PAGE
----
Small Role of Social Media in Hiring to Grow
- Oct. 03 2012 00:00
During the Arab Spring wave of protests, social networking sites helped citizens to organize demonstrations and overthrow rulers in several countries. Social media are also sparking change in how people do business in industries like recruitment. Even in social-media-savvy Russia, however, networking sites have not been able to overthrow traditional recruiting methods — yet.
Personal connections are crucial in career development, and social and professional networking sites in particular have given us the ability to connect with anyone, anywhere.
The potential to exploit this connectivity for career gain has led to speculation that the future of hiring and job hunting lies in online social domains. One question concerns the role of recruiting agencies in a world where social networks are connecting employers directly to job seekers.
Despite the growth of professional networking sites, however, few Russians find work through social media. Surveys of professionals in Russia show that while it's possible to find work through social networking sites, most jobs come about the old-fashioned way. Nonetheless, recruiters expect growth in online job-hunting and are including social media in their search tools.
Battle of the Networks
The social media landscape is highly competitive in Russia. In terms of professional networking sites, world leader LinkedIn faces the domestic competitors MoiKrug, which is owned by Yandex, and Professionali.ru. On the social end of the spectrum, Facebook seeks to compete with the two most popular social networking sites in Russia, Vkontakte and Odnoklassniki.
That many social platforms are able to flourish in Russia suggests an obvious truth: The country loves social media. Digital intelligence provider eMarketer estimates that Russia has 57.9 million social network users, placing the country fifth globally. According to a February survey by the All-Russia Public Opinion Research Center, 82 percent of Internet users in Russia regularly visit social networks.
But does this proclivity for digital connections in Russia mean landing your dream job through social networks is now a reality? The answer is yes, it's possible, but don't get your hopes up.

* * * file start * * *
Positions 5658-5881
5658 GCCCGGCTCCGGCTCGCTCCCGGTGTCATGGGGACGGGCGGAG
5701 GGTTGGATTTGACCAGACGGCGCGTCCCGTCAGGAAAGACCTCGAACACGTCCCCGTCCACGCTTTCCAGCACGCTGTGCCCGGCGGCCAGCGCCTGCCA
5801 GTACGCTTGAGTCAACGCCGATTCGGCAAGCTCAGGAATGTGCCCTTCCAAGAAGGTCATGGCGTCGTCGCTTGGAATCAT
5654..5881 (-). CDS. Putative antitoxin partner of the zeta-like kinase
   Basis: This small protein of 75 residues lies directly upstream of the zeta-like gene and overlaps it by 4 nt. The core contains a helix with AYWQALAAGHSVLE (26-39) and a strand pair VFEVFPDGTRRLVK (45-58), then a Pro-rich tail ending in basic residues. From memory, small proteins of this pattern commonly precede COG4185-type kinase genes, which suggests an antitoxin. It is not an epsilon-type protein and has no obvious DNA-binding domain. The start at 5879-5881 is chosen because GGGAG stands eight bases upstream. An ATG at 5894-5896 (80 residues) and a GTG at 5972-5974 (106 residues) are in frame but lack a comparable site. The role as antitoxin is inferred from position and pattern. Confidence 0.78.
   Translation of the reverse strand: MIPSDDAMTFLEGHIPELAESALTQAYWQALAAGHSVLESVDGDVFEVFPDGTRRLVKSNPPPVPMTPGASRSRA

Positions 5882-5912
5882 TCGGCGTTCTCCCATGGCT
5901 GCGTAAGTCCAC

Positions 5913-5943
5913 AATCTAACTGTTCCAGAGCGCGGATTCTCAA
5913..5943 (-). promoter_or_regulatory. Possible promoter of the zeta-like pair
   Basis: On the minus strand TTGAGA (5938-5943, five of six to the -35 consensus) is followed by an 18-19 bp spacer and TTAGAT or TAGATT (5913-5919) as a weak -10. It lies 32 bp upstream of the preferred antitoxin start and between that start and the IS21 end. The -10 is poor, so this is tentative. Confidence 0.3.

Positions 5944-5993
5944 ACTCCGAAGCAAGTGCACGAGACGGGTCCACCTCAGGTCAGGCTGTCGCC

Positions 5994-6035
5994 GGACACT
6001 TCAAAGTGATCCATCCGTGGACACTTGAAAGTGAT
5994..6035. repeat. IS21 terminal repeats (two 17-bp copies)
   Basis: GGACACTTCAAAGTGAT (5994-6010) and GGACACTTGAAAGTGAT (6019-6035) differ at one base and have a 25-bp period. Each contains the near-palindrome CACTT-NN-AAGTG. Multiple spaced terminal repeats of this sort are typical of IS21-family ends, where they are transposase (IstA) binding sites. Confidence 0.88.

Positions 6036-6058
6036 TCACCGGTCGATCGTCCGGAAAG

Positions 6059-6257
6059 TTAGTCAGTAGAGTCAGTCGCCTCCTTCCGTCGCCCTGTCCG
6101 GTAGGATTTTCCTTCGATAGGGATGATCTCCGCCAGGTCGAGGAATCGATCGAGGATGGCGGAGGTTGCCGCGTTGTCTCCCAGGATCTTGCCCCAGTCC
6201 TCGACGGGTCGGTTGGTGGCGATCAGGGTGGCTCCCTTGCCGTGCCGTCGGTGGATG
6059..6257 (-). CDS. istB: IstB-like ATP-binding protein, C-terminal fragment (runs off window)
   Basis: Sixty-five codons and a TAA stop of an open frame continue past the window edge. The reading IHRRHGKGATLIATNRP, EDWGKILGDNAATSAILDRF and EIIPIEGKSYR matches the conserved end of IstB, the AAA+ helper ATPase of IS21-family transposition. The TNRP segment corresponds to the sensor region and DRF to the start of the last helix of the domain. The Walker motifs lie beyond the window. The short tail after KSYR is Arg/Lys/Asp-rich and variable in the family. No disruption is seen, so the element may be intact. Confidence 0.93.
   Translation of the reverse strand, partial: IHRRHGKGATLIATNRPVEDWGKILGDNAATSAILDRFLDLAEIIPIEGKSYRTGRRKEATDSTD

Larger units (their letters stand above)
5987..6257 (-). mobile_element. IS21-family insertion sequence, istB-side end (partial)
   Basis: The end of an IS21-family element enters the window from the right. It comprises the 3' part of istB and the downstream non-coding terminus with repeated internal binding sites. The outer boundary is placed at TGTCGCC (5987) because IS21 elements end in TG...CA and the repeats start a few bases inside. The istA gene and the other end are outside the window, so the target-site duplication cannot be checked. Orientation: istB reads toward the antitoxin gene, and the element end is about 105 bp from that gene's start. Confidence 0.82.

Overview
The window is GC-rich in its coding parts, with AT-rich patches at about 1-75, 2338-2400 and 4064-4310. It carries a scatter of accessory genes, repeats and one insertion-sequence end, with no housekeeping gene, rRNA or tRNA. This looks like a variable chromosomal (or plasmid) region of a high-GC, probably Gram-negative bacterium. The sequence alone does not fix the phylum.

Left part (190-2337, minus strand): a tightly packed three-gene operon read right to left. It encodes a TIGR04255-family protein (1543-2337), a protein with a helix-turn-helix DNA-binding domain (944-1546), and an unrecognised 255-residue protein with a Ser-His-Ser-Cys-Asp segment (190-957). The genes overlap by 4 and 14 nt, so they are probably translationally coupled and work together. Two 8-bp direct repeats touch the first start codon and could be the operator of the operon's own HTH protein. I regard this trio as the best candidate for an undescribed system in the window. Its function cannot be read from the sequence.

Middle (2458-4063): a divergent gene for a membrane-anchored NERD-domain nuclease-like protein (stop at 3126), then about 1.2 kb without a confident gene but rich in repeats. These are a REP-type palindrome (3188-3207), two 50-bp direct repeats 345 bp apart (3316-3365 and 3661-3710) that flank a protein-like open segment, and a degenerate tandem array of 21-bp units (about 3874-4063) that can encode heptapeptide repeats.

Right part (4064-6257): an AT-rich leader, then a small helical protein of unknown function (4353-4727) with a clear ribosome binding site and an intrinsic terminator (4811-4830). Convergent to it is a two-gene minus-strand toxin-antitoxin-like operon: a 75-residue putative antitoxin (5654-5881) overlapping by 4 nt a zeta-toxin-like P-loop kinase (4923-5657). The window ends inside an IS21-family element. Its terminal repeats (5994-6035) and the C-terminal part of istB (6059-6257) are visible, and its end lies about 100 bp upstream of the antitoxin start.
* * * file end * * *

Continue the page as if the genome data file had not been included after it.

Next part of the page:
—areer.ru, a website focused on young jobseekers, conducted a poll in August of nearly 3,000 young professionals who use social networks. According to the poll, 6 percent of respondents said they had been offered full-time employment through such sites. Only 8 percent of these went on to accept a position, citing unfavorable conditions as the main reason for rejecting offers. †
A 2011 global survey by recruiting agency Kelly Services showed even lower usage of social networks for finding job opportunities.
"The role of social networks in the job market is minimal," Yekaterina Gorokhova, chief executive of Kelly Services CIS, said by e-mail. "Only 1 percent of respondents said they found their current position through social networks. This isn't just in Russia. Our survey was conducted in 30 countries, and nowhere was this figure greater than 2 percent."
The Role of Recruiters
In light of these statistics, recruitment agencies still have an important role to play in the labor market, Gorokhova said.
"Agencies' traditional methods — direct search, establishing relationships and database consultations — are simpler, quicker and more effective," she said.
This sentiment is shared by Yevgenia Markova, public relations and marketing director at recruiting agency Cornerstone.
"Social networks are not a panacea. The main resource recruiters use is their database, which is built up over years, as well as colleague recommendations," Markova said by e-mail.
A major problem that deters big companies from recruiting directly from social networks is that not everyone uses them.
"Not all specialists in Russia publish their profiles on social networks like LinkedIn," Olga Molina, human resources director at pharmaceutical company AstraZeneca, said by e-mail.
"Besides, the value of external recruiters is in their quick processing of information and in their accumulated expertise in certain industries or sectors of the labor market," she added.
The disconnect between qualified talent and social media presence becomes more acute when hiring for high-level positions, Alf Harris, director at recruiting agency Michael Page, said by e-mail.
"The results of our annual survey 'Global CFO Barometer 2012' show that in Europe 41 percent of [chief financial officers] do not use these new media at all. In Russia, this figure is 70 percent," Harris said.
Social media usage among CFOs also depends highly on their age, he added.
"Twenty-two percent of CFOs under 30 surveyed said they used social media to look for new employees. But they still use the sites primarily for their own career purposes and networking," he said.
While social networking sites draw most of the attention, some see greater value in relatively old-fashioned Internet job portals, such as HeadHunter in Russia.
"Social networks already are tools to search for employees and work, but working with them is very time-consuming. A site like [HeadHunter] is a convenient tool of professional recruiters and a way for people to comfortably separate their personal lives from their professional," Olga Manannikova, marketing director of HeadHunter, said by e-mail.